I had a conversation with a client last week. As we talked we started talking about her personal images and how she has them all on a disc for safe keeping. I realized she had no idea that her images were in danger of being lost.
Many people love digital photography because they do not have to get prints to see what they took. They can look at a computer screen and it doesn’t cost them anything. Digital photography has made it so much cheaper to take pictures of your family, right? You may not think so if you knew the real cost of digital photography.
CDs and DVDs are changeable mediums. If they weren’t you would not be able to write anything to them. They change when a laser burns a pit into the disc allowing the computer to read that as either a 0 or a 1. That laser is a source of electromagnetic radiation. What is not realized is that there are many other sources of electromagnetic radiation that can affect that disc. The heat from a car window, light and the magnets in your home theater speakers are just a few. As the disc is exposed to more radiation minor changes happen to the disc. Those changes add up over time to the point where the computer can not tell if it is a 0 or a 1. When enough of those occur the file becomes unreadable and is lost.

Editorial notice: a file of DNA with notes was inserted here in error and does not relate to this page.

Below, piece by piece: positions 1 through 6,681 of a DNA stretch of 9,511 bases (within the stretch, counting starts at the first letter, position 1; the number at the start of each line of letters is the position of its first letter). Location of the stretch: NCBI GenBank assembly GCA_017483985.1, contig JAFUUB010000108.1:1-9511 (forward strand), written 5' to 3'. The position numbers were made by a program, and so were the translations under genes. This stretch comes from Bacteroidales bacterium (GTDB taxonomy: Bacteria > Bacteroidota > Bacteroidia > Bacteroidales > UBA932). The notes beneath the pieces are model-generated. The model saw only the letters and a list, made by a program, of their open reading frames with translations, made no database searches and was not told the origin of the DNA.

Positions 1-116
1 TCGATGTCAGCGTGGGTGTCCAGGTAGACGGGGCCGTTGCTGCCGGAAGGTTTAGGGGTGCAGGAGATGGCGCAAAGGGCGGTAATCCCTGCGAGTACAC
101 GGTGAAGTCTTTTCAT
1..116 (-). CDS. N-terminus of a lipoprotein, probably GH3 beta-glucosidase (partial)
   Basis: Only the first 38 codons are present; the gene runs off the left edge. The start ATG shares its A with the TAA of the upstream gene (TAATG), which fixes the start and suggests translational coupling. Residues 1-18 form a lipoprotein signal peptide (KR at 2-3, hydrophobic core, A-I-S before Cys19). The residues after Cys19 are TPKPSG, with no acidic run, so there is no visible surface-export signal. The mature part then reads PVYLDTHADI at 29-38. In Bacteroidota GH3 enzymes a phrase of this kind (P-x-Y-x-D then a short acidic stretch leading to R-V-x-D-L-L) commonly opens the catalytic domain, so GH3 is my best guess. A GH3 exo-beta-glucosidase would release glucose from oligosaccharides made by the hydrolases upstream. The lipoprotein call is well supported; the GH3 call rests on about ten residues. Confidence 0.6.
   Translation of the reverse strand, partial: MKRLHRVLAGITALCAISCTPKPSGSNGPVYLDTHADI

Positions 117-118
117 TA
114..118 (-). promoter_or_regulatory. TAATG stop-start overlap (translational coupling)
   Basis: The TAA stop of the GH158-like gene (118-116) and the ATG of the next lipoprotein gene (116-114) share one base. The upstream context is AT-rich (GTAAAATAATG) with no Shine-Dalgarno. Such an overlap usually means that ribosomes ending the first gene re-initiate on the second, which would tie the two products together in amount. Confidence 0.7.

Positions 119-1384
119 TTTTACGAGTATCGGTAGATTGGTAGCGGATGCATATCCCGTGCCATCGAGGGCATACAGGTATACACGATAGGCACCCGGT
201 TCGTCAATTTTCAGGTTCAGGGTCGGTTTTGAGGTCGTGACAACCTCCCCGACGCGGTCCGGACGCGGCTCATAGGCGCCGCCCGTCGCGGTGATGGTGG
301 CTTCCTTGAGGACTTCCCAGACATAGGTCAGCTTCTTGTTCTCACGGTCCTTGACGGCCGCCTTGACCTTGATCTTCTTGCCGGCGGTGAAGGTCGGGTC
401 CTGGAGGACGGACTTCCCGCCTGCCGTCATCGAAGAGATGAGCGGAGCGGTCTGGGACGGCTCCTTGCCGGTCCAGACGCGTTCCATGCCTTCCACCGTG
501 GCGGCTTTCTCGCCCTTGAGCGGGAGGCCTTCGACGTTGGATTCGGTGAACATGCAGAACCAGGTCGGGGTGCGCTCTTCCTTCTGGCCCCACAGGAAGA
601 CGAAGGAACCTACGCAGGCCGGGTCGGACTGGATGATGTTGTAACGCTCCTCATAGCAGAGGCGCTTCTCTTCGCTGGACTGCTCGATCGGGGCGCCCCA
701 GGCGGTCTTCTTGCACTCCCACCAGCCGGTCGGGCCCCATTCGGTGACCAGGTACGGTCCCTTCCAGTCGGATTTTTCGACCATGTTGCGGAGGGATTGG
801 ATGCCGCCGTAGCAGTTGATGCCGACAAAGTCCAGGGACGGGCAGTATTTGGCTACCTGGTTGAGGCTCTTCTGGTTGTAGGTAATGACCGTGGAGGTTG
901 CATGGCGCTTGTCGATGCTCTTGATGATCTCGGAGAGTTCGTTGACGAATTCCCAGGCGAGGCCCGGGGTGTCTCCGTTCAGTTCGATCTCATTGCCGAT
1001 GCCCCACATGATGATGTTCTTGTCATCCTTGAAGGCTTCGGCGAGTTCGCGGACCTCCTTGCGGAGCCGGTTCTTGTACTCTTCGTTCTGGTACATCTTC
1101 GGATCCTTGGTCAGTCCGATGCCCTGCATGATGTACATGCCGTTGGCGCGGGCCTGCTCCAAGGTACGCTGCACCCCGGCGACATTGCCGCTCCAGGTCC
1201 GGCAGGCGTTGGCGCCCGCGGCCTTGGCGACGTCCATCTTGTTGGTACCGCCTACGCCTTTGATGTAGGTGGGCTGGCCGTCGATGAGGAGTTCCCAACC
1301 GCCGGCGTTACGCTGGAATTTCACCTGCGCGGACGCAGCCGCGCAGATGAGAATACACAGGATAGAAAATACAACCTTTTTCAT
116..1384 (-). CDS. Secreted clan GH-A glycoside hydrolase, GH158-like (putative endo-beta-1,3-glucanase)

We have burned thousands of discs over the years and noticed that people will start to have problems in as few as 4 years after the disc was burned. Most discs will only last between 4 & 10 years. Even if your disc lasts longer, there is no guarantee there will be CD or DVD drives in 10 years.
The only way to truly archive an image is to print it. When the traditional photographic process is used the life of a print is estimated at 60 years. There are processes that are rated at much less so you have to be careful where you get it printed. Masterpiece Images uses a process that will last 120 years but very few people use this process.
Our client was shocked to find out this information but was very grateful to know so she can print those images that mean a lot to her. We hope this information is helpful to you. If you have specific questions feel free to email us those questions at firstname.lastname@example.org.